In a dissenting opinion, Evans J.A. agreed with the majority that "for the goods to be acquired for use 'in the course of commercial activities', there must be a functional connection between the needs of the business and the goods" (para. 31), but disagreed as to whether the connection was sufficient on the present facts.

See Also

Praesto Consulting UK Ltd v HM Revenue and Customs, [2019] EWCA Civ 353

a company was entitled to input tax credits for VAT on legal-fee invoices addressed only to its executive

Mr Ranson, a former employee of an information technology consultancy (“CSP”), resigned to set up a competing company ("Praesto"), where he was joined by three other former employees of CSP. CSP commenced action only against Mr Ranson and the other three employees, alleging breach of the terms of his employment and/or fiduciary duties in setting up Praesto and competing with CSP through Praesto, and alleged misuse of a contact list. The law firm acting in defending the CSP action (“Sintons”) addressed the eight invoices in issue to Mr Ranson alone respecting the conduct of the litigation from its commencement of proceedings up to and including the Court of Appeal (which reversed the finding below of liability of Mr Ransom). The invoices were paid by Praesto. Sintons had declined a request to address its invoices to Praesto.

The availability to Praesto of an input tax credit for the VAT included in the Sintons invoices turned on a VAT provision providing such a credit for “VAT on the supply to him [the taxable person] of any goods or services being … goods or services used or to be used for the purpose of any business carried on or to be carried on by him.” HMRC assessed to recover the input tax credit of £79,932 claimed by Praesto.

Hamblen, LJ found no error of law in the FTT’s conclusion that the invoices related to services supplied by Sintons to Praesto, stating (at paras 37, 42, 43, and 45):

[T]here was throughout a joint retainer whereby Sintons was being instructed by and acting on behalf of both Mr Ranson and Praesto. … [B]oth Mr Ranson and Praesto would be entitled to Sintons' services and both would be jointly and severally liable for Sintons' fees. That is a legal relationship involving reciprocal performance.

… The real value of CSP's claim was an account of Praesto's profits. CSP was seeking to put Praesto out of business as its competitor. …

The FTT was satisfied and found that the litigation was effectively being brought against Mr Ranson and Praesto, even though Praesto had not been joined to the proceedings. That reflected the economic reality. It was also borne out by CSP's stated intention to join Praesto if and when Mr Ranson's liability for breach of fiduciary duty was established… .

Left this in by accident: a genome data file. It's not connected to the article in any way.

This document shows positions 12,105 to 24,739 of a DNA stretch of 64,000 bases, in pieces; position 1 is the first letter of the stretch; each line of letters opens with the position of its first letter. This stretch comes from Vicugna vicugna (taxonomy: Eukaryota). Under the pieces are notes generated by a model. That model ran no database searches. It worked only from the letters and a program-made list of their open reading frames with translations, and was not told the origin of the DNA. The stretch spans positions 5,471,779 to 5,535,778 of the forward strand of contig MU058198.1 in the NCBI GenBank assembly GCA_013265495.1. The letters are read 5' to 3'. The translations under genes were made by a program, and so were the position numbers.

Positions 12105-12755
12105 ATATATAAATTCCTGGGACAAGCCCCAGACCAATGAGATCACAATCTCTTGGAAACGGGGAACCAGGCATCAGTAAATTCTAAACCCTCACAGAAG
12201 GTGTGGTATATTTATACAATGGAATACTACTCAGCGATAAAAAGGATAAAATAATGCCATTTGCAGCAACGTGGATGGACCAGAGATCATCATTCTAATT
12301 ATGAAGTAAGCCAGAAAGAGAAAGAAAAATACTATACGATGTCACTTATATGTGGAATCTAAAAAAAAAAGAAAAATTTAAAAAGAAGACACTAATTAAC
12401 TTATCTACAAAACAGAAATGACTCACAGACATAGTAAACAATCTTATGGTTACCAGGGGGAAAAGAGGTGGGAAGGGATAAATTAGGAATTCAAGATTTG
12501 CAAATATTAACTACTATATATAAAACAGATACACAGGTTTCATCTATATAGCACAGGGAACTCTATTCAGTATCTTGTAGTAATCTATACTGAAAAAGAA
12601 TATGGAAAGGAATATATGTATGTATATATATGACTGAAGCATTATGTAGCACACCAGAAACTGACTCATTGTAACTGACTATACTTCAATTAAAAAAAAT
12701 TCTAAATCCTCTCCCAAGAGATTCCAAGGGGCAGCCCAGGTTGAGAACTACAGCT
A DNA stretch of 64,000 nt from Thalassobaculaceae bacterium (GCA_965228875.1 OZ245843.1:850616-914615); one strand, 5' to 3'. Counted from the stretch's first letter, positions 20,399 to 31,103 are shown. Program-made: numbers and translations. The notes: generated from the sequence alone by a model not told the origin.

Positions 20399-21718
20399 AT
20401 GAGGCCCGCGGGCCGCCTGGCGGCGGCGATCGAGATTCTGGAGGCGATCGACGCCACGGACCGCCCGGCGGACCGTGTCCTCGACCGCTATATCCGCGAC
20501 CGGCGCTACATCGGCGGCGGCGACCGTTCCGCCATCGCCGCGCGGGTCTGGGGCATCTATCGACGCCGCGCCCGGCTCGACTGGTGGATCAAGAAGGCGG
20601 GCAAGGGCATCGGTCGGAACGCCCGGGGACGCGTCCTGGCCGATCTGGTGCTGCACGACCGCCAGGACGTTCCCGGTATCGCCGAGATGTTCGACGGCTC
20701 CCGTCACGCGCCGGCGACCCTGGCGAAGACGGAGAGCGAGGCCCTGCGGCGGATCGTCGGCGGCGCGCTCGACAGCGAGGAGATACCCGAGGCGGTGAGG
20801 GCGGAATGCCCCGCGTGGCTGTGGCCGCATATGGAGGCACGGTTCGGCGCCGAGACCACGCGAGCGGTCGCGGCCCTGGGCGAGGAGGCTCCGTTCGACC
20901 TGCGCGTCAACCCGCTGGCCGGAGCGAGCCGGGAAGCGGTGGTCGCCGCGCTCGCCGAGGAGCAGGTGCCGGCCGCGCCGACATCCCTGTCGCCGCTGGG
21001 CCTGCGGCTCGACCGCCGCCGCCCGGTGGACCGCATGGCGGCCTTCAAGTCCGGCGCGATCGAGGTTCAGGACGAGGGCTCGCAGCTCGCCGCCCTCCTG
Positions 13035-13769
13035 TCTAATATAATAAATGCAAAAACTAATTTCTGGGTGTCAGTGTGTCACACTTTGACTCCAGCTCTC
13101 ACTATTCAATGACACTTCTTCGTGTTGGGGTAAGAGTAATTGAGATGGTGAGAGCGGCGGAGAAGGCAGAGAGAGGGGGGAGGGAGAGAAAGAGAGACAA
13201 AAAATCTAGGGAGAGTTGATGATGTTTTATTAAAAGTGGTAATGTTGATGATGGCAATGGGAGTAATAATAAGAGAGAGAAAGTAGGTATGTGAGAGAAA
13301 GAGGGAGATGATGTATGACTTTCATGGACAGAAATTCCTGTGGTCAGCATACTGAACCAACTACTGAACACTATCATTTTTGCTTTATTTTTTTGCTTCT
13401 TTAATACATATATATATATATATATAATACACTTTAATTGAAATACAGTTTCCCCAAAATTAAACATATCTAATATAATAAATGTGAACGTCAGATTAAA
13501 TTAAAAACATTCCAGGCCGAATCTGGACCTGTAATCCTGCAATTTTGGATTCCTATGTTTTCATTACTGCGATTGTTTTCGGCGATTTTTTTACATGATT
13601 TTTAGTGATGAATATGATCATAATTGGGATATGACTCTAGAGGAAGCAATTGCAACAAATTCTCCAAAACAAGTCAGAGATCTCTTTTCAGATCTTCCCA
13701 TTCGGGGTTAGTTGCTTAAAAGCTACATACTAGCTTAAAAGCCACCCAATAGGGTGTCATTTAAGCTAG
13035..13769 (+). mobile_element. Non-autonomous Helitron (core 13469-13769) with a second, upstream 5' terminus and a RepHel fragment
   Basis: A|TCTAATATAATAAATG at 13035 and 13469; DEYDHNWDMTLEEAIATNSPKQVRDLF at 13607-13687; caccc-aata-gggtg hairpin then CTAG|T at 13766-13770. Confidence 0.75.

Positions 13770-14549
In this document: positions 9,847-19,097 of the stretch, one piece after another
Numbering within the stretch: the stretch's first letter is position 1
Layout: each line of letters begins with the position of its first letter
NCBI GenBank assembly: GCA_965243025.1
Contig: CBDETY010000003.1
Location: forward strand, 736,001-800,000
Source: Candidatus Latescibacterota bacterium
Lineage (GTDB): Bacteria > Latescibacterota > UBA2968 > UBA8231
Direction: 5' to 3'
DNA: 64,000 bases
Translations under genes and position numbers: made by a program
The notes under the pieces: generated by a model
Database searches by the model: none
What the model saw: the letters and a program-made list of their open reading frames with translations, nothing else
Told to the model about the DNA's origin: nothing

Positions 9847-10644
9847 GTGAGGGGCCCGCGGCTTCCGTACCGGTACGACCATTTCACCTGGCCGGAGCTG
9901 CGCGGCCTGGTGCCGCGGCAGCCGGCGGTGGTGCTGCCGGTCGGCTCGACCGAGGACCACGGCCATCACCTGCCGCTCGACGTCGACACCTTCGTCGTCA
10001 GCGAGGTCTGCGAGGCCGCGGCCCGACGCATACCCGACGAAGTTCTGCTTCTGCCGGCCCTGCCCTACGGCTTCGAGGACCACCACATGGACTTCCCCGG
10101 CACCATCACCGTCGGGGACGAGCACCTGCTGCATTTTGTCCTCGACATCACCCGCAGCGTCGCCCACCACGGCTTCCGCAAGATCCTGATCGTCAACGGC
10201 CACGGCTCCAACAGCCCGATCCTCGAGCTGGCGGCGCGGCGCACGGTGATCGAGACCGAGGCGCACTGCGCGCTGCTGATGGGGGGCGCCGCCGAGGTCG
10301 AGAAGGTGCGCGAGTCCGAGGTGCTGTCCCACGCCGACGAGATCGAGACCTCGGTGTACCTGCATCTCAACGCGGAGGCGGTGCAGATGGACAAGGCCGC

… It may be that another tribunal might not have reached the same conclusions, but the FTT was clearly entitled to reach the conclusions which it did on the material before it.

LJ Hamblen further found that the FTT made no error of law in concluding that the services supplied by Sintons had a direct and immediate link to Praesto's taxable activities.

In a dissenting reasons, Sir Terence Etherton MR stated (at paras 86 and 88):

The personal belief of Mr Ranson and the understanding of Sintons that CSP was "attacking" Praesto, as well as Mr Ranson, and seeking to put Praesto out of business do not establish the requisite objective direct and immediate link to Praesto's economic activity as a whole. …

… The objective link between those services and the success of Praesto's business was not direct but indirect and was not immediate but consequential. It is well established that payment of costs by the taxpayer for a service provided to a third party instructed by the taxpayer, which is in the economic interests of the taxpayer, may not satisfy the objective direct and immediate link test: Airtours … ..

Locations of other summaries Wordcount
Tax Topics - Excise Tax Act - Section 141.01 - Subsection 141.01(2) legal fees addressed to executive were paid by company to protect its business 226

International Hi-tech Industries Inc. v. The Queen, 2018 TCC 240

no contractual nexus between ITC claimant and supplier

The business of the appellant (“IHI”) included the construction of buildings using prefabricated panels. One of its key shareholders had developed technology relating to a building construction process, with the rights to such technology being acquired by a corporation (“RAR”) initially owned by him and ultimately by other members of his family. RAR applied for and acquired various patents around the world.

In finding that IHI was not entitled to claim input tax credits for the GST on various invoices that it paid but which were addressed to RAR by a patent agent (“Fetherstonhaugh”), Sommerfeldt J stated (at paras. 28-29, 32):

To claim an ITC, a claimant must be contractually liable to pay the supplier for the property or service that is the subject of the particular supply. Furthermore, such contractual liability should be based on a contract between the supplier and the recipient, rather than a contract between the recipient and one of its related corporations.

… IHI did not provide any evidence to establish that IHI (rather than RAR) acquired the services provided by Fetherstonhaugh (so as to come within the wording of subsection 169(1) of the ETA), nor did it provide any evidence of an agreement or other contractual arrangement between IHI and Fetherstonhaugh that required IHI to pay for those services. …